Feb 05, 2013

Non-Traditional Student Takes Non-Traditional Path

Accelerated Courses Helped Working Student Finish Degree in Two Years

Look up the definition of "non-traditional student" and you might just see a picture of Lawrenceburg's Mike Barnett. He not only started college at a non-traditional age, he earned his degree with a very non-traditional schedule.

Barnett, 41, completed his A.A.S. (Associate of Applied Science) in Business Management in 2007 with an almost perfect grade point average while holding down a job where he worked up to 12 hours a day, for six days a week. By taking accelerated classes offered at the Lawrence County Campus of Columbia State, he finished his degree in the traditional time frame of two years.

"When I initially laid it out, it was going to take five years," said Barnett. "Then Columbia State started offering accelerated courses." He attended class from 6 to 10 p.m. every Tuesday evening, completing three accelerated courses in a 15-week semester. He sometimes took up to two additional night classes, and when his job became more flexible, he even added afternoon classes.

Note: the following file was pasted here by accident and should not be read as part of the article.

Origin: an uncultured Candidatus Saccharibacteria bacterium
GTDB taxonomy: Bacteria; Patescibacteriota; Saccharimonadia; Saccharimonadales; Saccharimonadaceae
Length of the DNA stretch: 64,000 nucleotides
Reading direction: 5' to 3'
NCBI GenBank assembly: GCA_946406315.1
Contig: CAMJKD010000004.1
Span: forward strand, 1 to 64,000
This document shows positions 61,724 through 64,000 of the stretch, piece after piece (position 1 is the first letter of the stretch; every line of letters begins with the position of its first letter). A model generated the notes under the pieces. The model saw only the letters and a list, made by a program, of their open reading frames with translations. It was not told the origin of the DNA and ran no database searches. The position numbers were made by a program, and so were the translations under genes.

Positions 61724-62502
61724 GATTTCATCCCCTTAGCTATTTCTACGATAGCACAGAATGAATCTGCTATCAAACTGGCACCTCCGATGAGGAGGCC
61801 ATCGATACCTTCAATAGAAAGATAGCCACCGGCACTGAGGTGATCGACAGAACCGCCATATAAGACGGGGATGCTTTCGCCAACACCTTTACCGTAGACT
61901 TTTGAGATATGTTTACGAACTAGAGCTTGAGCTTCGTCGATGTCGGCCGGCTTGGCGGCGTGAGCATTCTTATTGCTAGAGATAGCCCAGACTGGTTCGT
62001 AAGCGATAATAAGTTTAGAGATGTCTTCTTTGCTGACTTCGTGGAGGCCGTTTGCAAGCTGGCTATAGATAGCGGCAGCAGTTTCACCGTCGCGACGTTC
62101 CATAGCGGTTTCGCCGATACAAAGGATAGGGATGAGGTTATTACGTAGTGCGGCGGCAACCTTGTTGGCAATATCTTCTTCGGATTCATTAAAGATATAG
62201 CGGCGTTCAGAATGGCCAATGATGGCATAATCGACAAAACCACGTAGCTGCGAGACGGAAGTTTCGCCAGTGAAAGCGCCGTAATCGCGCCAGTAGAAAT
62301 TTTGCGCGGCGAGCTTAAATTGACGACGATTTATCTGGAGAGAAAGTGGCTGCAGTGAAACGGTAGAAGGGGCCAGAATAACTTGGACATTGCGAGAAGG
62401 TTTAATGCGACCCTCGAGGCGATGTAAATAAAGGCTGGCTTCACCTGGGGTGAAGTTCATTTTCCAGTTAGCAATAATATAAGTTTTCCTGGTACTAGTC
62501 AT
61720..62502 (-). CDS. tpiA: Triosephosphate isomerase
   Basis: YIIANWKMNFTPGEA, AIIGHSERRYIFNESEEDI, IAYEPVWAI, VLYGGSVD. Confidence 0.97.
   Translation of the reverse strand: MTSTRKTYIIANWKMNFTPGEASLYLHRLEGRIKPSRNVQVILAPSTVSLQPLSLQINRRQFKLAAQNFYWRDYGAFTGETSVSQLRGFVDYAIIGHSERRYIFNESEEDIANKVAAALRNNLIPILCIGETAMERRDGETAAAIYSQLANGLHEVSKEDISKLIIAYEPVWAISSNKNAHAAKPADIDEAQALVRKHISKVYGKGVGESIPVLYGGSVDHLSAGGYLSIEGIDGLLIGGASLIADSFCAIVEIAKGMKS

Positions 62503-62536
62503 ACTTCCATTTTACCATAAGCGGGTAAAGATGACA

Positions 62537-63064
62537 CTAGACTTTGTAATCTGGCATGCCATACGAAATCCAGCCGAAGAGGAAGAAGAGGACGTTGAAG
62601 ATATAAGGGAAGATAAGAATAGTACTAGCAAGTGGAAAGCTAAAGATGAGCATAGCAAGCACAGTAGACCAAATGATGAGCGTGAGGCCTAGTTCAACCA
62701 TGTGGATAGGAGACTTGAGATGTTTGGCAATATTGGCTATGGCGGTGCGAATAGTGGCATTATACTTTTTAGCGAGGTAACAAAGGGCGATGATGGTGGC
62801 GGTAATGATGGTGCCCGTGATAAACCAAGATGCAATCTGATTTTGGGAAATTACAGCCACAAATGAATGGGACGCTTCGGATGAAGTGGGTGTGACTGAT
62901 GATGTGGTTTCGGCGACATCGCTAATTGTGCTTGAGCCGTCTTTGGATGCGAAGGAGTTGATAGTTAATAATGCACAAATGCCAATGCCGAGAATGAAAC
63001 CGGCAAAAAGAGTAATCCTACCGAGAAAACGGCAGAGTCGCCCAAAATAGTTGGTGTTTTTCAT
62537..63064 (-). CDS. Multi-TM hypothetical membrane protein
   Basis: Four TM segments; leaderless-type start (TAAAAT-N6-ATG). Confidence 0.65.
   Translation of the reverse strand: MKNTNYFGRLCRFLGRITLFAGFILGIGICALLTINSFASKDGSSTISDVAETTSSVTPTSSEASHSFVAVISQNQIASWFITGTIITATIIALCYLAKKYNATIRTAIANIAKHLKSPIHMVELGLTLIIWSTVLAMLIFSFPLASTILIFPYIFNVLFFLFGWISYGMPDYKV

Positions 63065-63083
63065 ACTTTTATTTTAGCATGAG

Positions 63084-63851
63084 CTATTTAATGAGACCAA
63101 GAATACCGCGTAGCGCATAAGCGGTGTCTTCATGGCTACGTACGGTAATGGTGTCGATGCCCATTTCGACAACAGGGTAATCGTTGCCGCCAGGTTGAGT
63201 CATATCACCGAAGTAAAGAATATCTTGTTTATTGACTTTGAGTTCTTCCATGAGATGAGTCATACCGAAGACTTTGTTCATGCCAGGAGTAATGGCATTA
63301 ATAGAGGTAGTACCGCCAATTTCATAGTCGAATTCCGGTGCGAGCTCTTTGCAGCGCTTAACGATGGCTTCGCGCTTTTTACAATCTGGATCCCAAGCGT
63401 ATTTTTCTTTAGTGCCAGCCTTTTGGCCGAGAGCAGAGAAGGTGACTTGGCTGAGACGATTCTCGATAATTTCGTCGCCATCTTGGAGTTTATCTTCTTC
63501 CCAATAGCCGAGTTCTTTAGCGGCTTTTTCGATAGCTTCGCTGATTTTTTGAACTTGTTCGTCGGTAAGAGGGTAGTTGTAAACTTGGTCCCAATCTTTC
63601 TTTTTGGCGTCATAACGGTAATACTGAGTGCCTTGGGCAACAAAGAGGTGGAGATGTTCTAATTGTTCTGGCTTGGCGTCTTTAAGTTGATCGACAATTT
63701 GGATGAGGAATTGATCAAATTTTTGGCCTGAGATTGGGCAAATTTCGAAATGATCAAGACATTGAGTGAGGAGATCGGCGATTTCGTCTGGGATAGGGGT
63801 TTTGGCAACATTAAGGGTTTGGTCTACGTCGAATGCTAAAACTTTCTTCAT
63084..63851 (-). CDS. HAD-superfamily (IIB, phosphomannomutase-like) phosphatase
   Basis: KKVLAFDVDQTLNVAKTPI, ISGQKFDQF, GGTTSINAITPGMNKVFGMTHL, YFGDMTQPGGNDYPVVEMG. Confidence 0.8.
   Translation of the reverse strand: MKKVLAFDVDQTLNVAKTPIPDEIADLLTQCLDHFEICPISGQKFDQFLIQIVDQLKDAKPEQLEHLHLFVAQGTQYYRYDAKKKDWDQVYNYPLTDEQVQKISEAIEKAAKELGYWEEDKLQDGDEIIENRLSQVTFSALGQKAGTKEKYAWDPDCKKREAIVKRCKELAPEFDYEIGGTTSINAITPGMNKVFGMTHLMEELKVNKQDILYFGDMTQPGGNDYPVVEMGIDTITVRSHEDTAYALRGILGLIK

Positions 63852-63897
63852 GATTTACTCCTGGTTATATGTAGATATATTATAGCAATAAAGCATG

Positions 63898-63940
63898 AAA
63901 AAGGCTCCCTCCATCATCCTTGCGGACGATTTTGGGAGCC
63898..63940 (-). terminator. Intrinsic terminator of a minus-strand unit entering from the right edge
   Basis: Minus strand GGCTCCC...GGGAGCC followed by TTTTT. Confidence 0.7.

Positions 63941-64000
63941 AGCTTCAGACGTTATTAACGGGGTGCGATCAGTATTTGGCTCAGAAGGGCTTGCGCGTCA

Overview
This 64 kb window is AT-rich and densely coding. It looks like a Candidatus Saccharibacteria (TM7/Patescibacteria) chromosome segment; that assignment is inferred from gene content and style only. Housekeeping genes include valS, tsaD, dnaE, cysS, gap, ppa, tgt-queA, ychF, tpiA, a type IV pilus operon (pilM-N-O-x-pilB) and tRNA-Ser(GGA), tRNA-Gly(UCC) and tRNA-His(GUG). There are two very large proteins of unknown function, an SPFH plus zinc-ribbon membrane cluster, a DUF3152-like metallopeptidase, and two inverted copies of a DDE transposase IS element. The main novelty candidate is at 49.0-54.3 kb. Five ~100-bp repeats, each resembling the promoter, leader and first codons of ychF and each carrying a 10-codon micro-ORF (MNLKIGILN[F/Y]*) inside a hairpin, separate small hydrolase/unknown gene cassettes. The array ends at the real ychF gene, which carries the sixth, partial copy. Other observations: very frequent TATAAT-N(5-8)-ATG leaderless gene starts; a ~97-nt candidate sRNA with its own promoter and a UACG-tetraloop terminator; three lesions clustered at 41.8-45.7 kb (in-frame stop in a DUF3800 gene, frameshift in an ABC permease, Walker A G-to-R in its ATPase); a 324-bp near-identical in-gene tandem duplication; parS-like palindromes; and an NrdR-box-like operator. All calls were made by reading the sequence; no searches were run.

"It wasn't easy, I just had the desire to buckle down and do it." Mike has worked at GraphTech since 2003, and prior to that at another local industry for 12 years. Losing that job gave him the incentive to follow the tough path he chose.

"I saw from losing my job that if I was going to be able to do anything with my life, to have any security, I was going to have to go to school."

Four of Mike and Amy Barnett's five children are at decision-making points themselves, seriously thinking about life after high school at the ages of 15, 16, 17 and 18. Their youngest is eight.

"I've told them that they don't want to try to raise a family and go to school like I did, and they saw how I struggled. One of my sons was on the Coffman football team, and all of his games were on Tuesday nights. I didn't attend a single one. So they saw me sacrifice the time I would have spent with them."

His children agree that a traditional path is best, and they intend to follow their dad to Columbia State.

"I've told them all to get at least their first two years at Columbia State. It's a great school and I really want to see them go there. They say that's what they're going to do."